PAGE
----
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Housing crisis to top agenda as Dail sits for a second time since election


Cruise Park Drive, Tyrelstown.

Cruise Park Drive, Tyrelstown.

Cruise Park Drive, Tyrelstown.

Fianna Fail will try to turn up the heat on the caretaker Government today over the housing crisis, with a demand for an immediate 5pc increase in rent supplement allowances.

TDs returning to the Dail for the second time since the election almost four weeks ago will not try to elect a Taoiseach as talks about government formation drag on.

Instead they will debate last week's EU leaders summit on migration, and the controversial deal with Turkey, along with EU farm policy issues.

This afternoon the Dail is set to turn its attention to the housing crisis and the caretaker Government will get its first chance to explain issues like Tyrrelstown, where dozens of residents have received letters telling them they will have to vacate their homes once their leases run out.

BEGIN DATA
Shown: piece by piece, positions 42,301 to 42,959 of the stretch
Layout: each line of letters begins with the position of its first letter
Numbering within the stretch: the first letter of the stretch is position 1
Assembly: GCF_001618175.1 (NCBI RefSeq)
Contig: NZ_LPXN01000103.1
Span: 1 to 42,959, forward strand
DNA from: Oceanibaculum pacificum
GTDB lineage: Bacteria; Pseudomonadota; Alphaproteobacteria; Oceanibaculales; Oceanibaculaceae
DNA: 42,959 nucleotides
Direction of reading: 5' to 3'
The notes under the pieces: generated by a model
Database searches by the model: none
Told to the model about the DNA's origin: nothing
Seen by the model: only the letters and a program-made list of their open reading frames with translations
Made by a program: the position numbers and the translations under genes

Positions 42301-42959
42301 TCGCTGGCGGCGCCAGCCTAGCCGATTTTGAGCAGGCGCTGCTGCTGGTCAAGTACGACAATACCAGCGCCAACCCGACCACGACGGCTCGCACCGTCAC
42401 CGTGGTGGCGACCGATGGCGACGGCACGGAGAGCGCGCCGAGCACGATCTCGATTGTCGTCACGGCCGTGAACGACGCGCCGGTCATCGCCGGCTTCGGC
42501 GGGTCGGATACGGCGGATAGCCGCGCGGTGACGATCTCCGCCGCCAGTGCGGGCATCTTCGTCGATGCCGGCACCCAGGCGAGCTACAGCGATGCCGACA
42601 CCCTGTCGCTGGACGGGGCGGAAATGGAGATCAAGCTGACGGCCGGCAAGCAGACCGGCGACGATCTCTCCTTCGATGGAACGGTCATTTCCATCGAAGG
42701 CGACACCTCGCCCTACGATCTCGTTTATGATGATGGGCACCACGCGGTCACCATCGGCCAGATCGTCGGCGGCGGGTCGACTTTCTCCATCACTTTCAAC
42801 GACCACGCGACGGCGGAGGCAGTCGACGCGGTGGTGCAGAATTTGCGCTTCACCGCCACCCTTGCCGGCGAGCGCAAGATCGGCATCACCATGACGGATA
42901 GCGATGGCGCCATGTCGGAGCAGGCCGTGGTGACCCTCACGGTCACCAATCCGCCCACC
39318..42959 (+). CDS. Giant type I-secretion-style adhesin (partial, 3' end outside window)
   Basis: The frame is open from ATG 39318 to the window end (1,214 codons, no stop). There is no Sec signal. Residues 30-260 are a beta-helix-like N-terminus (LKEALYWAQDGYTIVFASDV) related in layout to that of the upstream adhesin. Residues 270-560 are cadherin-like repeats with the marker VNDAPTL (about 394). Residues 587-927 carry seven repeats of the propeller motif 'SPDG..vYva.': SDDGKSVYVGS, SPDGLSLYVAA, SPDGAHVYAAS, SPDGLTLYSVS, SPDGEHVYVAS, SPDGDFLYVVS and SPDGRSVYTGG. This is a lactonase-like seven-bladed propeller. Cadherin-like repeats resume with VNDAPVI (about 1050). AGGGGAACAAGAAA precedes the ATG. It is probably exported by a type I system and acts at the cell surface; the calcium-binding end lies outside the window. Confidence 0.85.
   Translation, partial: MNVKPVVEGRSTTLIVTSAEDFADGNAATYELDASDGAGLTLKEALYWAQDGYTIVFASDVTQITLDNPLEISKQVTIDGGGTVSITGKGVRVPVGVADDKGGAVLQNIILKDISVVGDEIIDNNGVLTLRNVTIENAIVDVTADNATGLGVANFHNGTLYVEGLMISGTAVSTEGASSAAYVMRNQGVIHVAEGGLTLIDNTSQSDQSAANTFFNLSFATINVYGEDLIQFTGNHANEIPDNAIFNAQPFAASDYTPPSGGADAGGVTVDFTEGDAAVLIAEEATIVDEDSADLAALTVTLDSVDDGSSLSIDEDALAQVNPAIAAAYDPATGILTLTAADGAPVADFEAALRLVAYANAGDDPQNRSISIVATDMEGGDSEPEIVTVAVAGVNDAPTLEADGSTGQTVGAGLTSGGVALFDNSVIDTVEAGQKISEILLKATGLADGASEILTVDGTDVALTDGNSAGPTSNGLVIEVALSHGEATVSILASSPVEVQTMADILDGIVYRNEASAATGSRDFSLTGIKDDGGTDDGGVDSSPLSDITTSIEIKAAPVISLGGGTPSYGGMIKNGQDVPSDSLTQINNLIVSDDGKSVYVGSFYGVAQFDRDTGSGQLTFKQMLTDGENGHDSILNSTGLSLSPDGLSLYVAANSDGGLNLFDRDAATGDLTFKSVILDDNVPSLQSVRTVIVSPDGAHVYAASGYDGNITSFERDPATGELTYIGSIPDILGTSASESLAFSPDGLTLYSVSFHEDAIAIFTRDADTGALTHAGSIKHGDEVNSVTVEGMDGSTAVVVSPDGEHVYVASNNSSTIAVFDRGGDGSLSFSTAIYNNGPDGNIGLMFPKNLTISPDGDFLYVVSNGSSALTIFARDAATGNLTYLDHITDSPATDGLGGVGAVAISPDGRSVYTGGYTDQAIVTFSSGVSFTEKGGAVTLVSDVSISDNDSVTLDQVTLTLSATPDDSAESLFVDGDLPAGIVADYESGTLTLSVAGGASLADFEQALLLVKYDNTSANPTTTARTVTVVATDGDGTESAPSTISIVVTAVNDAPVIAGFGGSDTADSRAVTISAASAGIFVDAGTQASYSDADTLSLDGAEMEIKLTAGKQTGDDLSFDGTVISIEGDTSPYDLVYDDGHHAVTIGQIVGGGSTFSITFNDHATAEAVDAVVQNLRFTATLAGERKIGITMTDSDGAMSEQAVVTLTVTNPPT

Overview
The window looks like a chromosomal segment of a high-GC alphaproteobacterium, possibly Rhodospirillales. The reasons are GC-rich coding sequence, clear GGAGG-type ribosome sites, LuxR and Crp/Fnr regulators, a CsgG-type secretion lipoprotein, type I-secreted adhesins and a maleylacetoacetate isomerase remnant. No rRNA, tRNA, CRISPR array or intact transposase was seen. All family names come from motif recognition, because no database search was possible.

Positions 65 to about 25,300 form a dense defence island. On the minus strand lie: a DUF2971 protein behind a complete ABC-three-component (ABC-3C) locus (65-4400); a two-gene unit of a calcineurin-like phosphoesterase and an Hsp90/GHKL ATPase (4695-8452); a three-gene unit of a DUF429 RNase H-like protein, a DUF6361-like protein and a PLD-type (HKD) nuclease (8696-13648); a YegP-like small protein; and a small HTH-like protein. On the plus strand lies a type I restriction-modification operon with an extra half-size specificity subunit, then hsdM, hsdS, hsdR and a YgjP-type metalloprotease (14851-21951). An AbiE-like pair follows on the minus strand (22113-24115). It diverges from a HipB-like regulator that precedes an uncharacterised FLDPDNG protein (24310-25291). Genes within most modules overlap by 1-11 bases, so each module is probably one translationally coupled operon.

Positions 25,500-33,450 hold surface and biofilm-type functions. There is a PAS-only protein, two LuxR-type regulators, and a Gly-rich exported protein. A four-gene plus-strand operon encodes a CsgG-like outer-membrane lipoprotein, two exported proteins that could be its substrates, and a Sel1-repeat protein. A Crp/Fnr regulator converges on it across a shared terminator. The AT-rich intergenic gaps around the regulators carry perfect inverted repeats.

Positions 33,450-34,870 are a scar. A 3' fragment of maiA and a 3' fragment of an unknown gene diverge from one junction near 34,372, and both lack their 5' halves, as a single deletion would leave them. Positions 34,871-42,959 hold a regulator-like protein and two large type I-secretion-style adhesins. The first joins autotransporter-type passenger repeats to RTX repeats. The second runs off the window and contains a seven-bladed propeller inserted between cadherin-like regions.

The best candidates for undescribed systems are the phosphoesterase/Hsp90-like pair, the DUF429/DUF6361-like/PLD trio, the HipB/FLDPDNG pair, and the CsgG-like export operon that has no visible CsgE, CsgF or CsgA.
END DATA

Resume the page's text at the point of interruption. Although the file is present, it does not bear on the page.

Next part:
When the new Dail first met on March 10, Sinn Fein and the Anti-Austerity Alliance - People Before Profit group angrily and unsuccessfully demanded a debate on the future of Irish Water and the crisis of homelessness.

There will be no surprise if they try today to insist on a full debate on the embattled water utility, again testing new Ceann Comhairle Sean O Fearghail, with some acrimonious exchanges expected.

Fianna Fail welfare spokesman Willie O'Dea said he will be calling for an emergency 5pc rent allowance increase to help alleviate people's suffering and anxiety until promised building programmes can be delivered.


"I am calling for a 5pc rent allowance increase as a temporary measure until the building programme of ­whatever Government is in office is completed," he said. "This is vitally important to prevent more ­people becoming homeless."

Mr O'Dea said the traditional objection to a rent allowance increase was that it would drive up rents even further.

However, he argued this would not be the case now with the two-year rent freeze in place and the caretaker Government could increase the rent cap.